What can corporates learn from startups about digital innovation in the pharmaceutical industry?

Amelie Nigbur

Industry Insights

Author: Amelie Nigbur, 5-HT Digital Innovation Ecosystem Manager


5-HT Digital Innovation Ecosystem Manager Amelie Nigbur has successfully finished her Master´s degree at University of Worms in Entrepreneurship. In her thesis she dealt with the following question: Corporate innovation and startups: What can large corporations learn from startups in the context of digital innovation in the pharmaceutical industry and what guidance can be derived from it?

The thesis explores the impact of digitalization on the pharmaceutical industry and highlights the challenges and opportunities it presents. Key findings reveal that while digital transformation offers significant potential benefits, the industry faces hurdles in adapting due to organizational structures, slow decision-making processes, and a lack of customer-centric approaches. Drawing insights from startup methodologies, the paper suggests strategies for overcoming these challenges, including the implementation of cross-functional teams, promoting individual deep focus time, agile training and retrospectives, establishing dedicated customer groups for testing digital products, and fostering action-oriented behavior to cultivate a more transparent error culture. These approaches aim to inspire adaptation of startup methods within large pharmaceutical companies to drive digital innovation effectively.

Status Quo - Digitaliziation in the Pharmaceutical Industry

In recent years, digitization has transformed various industries, with technologies like Artificial Intelligence (AI) and innovations such as ChatGPT reshaping daily life. The healthcare sector, driven by the COVID-19 pandemic, has seen significant advancements through digital transformation and the integration of AI and 'eHealth' solutions (Handelsblatt, 2023; Mumm et al., 2020). According to a study by Roland Berger (2019), the market volume for digital products and services in the healthcare sector will be around 155 billion euros across the European Union in 2025, impacting all healthcare players, including the pharmaceutical industry.

The focus of the pharmaceutical industry has traditionally been on the development, production and supply of drugs. However, the rapidly advancing digitalization of recent years is also prompting more and more pharmaceutical companies to fundamentally rethink their approach. Gradually, the trend towards a patient centric approach is taking hold. Digital health solutions can not only improve the patient experience through better access to information, but also fundamentally change the pharmaceutical industry thanks to real-time documentation and the possibility to understand customer deci-sion making processes (Petrovic, 2023).

However, despite the potential benefits, the pharmaceutical industry lags in digitization compared to other sectors. Digital disruption poses challenges, both externally and internally, including the lack of digital expertise and the resistance to change among employees (Bundesministerium für Wirtschaft und Klimaschutz 2018; CHEManager, 2017). Also, the industry struggles with understanding customer decision journeys and faces a significant gap in digital maturity compared to other sectors (McKinsey Global Institute, 2023).

The resulting increase in complexity as well as the resulting uncertainty of digitization requires businesses to respond quickly to change (Bennett & Lemoine, 2022). Startups have developed a way of dealing with this uncertainty by using methods that allow fast adaption to changing conditions while keeping customer centricity (Glatzel & Lieckweg, 2016; Bogott et al., 2017).

Therefore, the research aims to empirically examine the greatest challenges of digital innovation for pharmaceutical companies and what large corporations can learn from startups in the context of digital innovation in the pharmaceutical industry.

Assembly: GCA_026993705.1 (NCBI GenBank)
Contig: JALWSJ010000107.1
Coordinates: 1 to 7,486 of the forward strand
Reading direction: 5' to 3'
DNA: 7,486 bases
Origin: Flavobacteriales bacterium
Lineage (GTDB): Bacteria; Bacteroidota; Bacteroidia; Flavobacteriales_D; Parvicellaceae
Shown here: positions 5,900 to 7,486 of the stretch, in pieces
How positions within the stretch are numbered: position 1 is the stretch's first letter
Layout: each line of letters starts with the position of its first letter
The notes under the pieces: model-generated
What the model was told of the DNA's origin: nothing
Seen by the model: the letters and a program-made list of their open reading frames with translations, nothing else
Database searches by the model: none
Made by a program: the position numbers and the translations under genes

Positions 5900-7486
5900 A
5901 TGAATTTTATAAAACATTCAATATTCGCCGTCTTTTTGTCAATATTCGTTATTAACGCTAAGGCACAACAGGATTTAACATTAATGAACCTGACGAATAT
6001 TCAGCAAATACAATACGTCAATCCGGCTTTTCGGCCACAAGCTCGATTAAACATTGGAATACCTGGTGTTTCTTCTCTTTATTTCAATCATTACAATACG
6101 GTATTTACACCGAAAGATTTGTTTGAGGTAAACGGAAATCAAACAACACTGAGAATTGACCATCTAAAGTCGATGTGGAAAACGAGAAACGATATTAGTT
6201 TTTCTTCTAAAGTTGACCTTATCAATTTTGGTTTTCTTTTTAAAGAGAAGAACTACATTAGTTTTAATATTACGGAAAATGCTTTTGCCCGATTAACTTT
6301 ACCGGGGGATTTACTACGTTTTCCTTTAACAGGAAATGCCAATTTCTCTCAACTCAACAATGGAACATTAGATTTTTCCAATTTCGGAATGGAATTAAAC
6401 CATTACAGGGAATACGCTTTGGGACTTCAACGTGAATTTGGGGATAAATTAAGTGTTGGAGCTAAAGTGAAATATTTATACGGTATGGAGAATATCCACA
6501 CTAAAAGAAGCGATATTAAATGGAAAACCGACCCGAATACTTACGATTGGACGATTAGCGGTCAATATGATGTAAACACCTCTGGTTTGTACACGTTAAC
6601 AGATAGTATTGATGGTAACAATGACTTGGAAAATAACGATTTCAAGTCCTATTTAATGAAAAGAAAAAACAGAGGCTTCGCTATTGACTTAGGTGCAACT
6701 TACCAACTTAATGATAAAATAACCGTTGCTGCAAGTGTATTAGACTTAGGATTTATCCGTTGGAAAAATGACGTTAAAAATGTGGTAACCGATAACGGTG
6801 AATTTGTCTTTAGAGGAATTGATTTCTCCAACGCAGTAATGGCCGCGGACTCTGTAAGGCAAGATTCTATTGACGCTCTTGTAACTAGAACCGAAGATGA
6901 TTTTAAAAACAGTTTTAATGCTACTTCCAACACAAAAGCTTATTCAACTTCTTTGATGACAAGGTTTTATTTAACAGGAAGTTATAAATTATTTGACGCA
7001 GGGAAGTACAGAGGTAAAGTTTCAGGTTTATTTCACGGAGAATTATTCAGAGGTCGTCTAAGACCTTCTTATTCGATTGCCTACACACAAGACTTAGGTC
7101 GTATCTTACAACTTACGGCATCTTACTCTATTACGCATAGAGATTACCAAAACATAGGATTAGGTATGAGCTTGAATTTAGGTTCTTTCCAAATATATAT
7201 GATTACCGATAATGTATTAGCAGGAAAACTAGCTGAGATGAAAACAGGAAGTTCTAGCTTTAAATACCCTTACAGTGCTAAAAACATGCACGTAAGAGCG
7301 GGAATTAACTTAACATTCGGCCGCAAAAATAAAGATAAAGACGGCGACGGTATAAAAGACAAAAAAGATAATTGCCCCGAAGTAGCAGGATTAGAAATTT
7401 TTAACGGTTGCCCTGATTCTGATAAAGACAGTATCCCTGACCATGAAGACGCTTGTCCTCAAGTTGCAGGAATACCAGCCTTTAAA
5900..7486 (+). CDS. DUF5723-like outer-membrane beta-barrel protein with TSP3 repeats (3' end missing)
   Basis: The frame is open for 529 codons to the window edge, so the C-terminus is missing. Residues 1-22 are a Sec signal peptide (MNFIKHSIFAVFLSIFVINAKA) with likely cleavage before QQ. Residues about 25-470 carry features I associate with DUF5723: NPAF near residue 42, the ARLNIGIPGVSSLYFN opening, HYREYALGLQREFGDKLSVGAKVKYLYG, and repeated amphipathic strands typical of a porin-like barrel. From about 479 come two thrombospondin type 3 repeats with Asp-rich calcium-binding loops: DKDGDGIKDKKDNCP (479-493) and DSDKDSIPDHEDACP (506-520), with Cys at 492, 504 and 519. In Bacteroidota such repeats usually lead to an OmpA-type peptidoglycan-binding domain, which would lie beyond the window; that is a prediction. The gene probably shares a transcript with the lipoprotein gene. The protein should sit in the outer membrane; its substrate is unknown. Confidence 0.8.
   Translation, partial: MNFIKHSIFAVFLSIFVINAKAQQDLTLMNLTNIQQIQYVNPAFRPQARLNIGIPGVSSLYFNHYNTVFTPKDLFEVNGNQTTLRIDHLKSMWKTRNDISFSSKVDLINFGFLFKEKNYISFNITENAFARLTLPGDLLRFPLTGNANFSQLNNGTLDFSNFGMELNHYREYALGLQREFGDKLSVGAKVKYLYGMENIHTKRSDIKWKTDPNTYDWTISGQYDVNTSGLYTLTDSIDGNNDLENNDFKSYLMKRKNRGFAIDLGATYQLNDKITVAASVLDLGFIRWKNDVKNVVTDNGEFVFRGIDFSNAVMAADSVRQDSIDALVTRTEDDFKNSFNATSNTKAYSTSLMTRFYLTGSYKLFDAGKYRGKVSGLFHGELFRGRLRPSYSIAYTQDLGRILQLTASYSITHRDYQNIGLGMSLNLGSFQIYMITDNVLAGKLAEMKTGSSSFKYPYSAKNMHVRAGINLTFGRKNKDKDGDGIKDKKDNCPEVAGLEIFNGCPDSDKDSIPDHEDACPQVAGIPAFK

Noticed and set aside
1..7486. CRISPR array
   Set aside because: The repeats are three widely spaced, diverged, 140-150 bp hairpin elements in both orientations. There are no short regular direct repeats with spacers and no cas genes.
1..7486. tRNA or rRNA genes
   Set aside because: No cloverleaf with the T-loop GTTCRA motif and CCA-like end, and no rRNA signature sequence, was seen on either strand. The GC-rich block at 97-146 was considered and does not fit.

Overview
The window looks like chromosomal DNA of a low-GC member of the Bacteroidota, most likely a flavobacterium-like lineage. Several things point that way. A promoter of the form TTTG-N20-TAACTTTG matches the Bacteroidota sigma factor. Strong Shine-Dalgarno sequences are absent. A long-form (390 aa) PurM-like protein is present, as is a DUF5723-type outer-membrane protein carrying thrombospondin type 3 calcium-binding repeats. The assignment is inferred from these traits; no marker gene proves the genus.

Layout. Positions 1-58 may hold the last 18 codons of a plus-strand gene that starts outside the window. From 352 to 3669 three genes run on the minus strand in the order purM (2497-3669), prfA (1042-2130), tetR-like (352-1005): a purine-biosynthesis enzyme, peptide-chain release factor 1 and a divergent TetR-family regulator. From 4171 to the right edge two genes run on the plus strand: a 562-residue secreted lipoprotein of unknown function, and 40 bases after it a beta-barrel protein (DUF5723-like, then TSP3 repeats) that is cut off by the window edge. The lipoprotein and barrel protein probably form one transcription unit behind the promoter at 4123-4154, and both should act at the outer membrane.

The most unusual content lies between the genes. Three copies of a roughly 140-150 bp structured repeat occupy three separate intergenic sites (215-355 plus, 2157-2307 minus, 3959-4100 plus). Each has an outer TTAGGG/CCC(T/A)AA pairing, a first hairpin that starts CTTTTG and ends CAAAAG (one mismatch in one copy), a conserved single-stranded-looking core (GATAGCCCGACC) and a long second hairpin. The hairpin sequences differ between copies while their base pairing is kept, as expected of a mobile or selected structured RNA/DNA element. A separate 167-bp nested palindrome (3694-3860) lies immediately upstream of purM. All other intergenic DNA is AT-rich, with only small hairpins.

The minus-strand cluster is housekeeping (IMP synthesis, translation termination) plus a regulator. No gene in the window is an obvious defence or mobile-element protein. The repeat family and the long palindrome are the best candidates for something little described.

Research Procedure

The research question required information about the working methods and innovation approaches of digital health startups gathered through expert interviews in order to then discuss these findings with experts from the pharmaceutical industry, according to their challenges and their subjective attitudes and views on learnings for the pharmaceutical industry. 4 expert interviews with startup founders and 4 expert interview with innovation managers, digitalization managers etc. from pharmaceutical companies revealed insightful results.

Key Findings

The findings from the pharma interviews show that the perceived challenges and barriers in terms of digital innovation relate to the major structural characteristics of a large corporation and especially occur in the organizational structures and in the way of working and thinking due to traditional pharmaceutical innovation approaches. The pharma experts were able to derive learnings for these challenges even though some startup approaches are already being used in some of their teams and departments. However, these new ways of working have not yet fully arrived in the companies.

Decision-making processes

Corporate Challenge: Slow decision-making processes and complex responsibilities due to strong involvement of many internal stakeholders and strong opinions of superiors.

Learnings from Startup approaches: Person who is expert and has most insights of respective topic should make the decisions rather than the highest ranked employee.

Communication and project progress

Corporate Challenge: Slow communication and slow project progress due to lack of focus and priority for digital innovations on corporate and individual level and high number of partial unproductive meetings.

Learnings from Startup approaches: Setting up cross-functional teams to carry out a project with focus with lots of freedom and own responsibility, conducting high-level and deep-dive meetings to sort out unnecessary meetings, making more space for creativity, ideation and deep focus, setting up agile meeting culture (e.g. daily standups) would help to align everyone on a common goal.

Organizational structures

Corporate Challenge: Lack of linking digital innovation to the broader business due to little to no exchange between other business areas.

Learnings from Startup approaches: Setting up cross-functional teams to share ideas and decisions beyond own department or business area.

Customer centricity